For the last two weeks, Maestro George Cleve has been teasing Mozart aficionados with hints of what they can expect at this year’s upcoming 33rd Annual Midsummer Mozart Festival.
A week ago Sunday, 150 fans were treated to a cornucopia of smoked salmon, brie cheese, Joseph Schmidt truffles and a delicious Gundlach Bundschu Pinot while members of the Festival Orchestra regaled them with a variety of duets, trios and quartets in an idyllic garden setting of roses, hummingbirds, violets and finches.
Last Wednesday, the whole Ensemble previewed the opening piece of this year’s first program at a Noontime Concert at the historic St. Patrick’s Church at Yerba Buena Gardens.
For the garden party there were contemporary transcriptions for flute and violin of arias from The Marriage of Figaro and The Magic Flute including some of the bird catcher Papageno’s most beloved songs; two movements from the intense, late Divertimento for String Trio, a masterpiece and, sadly, his only string trio; and the two movements of his brief 3rd Flute Quartet, whose second movement Mozart later transmuted into the sixth of his magnificent Gran Partitas. Flutist Maria Tamburino was outstanding, as always, in the duets and the quartet.
At St. Patrick’s, the orchestra performed the Divertimento for Two Horns and Strings in B flat, which was probably composed to celebrate Mozart’s sister Nannerl’s name day on July 26, 1776. When Mozart penned this, he was 20, his sister was 25 and the United States was three weeks old.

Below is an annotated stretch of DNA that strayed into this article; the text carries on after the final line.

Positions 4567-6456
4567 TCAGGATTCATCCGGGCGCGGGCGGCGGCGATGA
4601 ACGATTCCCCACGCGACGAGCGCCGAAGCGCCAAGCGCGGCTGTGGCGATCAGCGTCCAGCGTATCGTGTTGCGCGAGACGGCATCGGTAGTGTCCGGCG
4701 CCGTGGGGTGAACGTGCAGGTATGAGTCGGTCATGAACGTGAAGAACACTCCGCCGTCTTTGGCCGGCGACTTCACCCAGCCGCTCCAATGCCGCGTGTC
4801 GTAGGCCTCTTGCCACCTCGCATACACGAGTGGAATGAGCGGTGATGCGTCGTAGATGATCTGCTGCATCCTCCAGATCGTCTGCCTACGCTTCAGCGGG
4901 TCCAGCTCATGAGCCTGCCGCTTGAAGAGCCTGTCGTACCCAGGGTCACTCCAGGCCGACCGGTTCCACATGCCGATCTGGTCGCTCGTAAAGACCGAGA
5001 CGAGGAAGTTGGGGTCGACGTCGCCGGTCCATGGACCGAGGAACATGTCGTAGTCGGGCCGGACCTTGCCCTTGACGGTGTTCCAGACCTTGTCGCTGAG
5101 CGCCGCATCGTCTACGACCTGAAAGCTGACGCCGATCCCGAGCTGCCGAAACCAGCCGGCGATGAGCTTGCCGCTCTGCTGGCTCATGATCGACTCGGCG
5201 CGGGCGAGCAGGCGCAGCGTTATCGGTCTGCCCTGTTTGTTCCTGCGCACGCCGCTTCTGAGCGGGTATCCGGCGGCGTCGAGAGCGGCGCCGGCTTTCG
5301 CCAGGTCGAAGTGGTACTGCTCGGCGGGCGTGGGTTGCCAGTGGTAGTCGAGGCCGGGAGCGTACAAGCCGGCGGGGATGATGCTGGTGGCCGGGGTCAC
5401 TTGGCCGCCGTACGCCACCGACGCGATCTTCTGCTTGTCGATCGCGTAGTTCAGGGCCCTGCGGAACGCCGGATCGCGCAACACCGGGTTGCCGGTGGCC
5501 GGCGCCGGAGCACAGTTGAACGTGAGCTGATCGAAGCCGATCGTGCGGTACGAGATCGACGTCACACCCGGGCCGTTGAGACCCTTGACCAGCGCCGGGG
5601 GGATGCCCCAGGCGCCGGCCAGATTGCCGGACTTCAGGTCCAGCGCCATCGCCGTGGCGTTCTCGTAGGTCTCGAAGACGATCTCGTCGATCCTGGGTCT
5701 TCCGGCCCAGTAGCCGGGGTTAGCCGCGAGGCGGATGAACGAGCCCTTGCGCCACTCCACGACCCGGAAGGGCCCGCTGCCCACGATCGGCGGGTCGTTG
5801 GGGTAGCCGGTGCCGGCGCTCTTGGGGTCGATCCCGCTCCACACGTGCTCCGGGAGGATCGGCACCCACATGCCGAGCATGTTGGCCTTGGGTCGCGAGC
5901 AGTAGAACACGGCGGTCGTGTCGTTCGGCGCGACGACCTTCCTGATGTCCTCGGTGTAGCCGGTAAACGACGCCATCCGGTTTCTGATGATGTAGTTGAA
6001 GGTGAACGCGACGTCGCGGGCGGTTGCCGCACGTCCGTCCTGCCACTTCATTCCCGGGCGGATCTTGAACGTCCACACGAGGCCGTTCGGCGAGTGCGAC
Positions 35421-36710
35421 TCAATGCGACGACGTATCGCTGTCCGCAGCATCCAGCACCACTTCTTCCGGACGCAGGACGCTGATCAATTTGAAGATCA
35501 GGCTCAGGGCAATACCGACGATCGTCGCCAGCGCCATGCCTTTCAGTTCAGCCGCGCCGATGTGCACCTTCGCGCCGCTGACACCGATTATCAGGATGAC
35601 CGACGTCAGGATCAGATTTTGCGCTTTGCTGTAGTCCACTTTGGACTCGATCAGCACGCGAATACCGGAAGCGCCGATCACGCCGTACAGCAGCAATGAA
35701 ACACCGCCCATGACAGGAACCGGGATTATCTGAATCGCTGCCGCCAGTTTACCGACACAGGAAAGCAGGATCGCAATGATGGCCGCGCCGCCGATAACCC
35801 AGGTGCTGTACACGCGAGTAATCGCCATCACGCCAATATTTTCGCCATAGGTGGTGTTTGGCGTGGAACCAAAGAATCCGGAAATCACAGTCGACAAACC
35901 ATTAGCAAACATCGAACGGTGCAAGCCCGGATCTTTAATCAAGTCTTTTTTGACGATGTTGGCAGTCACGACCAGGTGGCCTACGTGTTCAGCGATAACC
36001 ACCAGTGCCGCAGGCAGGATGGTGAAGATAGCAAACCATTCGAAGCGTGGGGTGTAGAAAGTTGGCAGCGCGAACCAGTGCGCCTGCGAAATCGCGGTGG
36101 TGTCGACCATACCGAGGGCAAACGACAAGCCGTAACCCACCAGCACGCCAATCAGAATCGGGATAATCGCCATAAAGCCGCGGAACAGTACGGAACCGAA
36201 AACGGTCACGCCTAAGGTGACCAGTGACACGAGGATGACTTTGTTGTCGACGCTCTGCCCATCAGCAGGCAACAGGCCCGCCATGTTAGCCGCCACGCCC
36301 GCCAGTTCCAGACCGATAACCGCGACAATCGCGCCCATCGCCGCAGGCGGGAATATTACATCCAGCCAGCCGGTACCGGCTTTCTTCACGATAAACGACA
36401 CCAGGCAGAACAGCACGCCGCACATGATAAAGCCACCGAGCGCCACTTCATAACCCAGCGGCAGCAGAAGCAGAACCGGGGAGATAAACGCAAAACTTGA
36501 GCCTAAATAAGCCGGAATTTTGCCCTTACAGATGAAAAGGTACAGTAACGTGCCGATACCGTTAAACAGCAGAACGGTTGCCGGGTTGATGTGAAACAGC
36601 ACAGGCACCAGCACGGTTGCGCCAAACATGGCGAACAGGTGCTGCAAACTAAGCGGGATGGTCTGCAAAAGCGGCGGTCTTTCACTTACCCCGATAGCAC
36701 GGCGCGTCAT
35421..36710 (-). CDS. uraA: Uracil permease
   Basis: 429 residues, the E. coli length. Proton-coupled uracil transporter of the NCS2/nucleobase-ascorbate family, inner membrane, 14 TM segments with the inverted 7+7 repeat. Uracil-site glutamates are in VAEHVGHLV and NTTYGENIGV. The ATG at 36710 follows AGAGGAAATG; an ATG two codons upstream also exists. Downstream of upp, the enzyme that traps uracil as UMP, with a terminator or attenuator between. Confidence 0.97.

These performances in gardens and churches return this great composer’s music to the kind of informal and occasional settings in which they were first played.
This is not to say that Mozart was never played in concert halls in his own lifetime, but almost all of his music was written for some specific event: the sacred music was presented as part of a service at a church or cathedral; the operas premiered in theaters as the equivalent of our Broadway musical openings; many of the piano sonatas were written as practice pieces for his students; the serenades and divertimentos were the background music to graduations and weddings; the Masonic pieces were played in the Lodge and at memorials for departed brothers; arrangements of Bach and Handel were done for the musical get-togethers in the home of his patron, Baron von Swieten. It would be easy to multiply examples.
The first program of the festival, which runs from July 19-22, will feature the aforementioned Divertimento for Oboe, 2 Horns and Strings in D major. Mozart composed this work in the same month that he composed the Haffner Serenade and its accompanying march, the opening pieces of the festival’s second program. The strings called for in the title are a quartet, not the full ensemble, so this is an intimate chamber piece.
The Piano Concerto No. 22 in E flat major, featuring internationally renowned pianist Janina Fialkowska, was the first of three that he wrote over a fourteen-week period for performance at Lenten concerts in 1786. Although No. 23 is the most famous, there is nothing shabby about any of them. The final rondo allegro of No. 22 begins with a child-like theme that becomes a happy march when picked up by the full orchestra.
The Bassoon Concerto in B flat major, featuring Rufus Olivier, principal bassoonist with the San Francisco Opera and San Francisco Ballet, like all the wind concertos, is less well-known than the keyboard and violin concertos. It is a treat to hear Mozart composing for a more unusual horn sound. Like Shakespeare, he gets inside the personality of the voice for which he is writing and gives the bassoon a profound set of wordless arias full of lovely melodies and some amount of virtuosic gymnastics.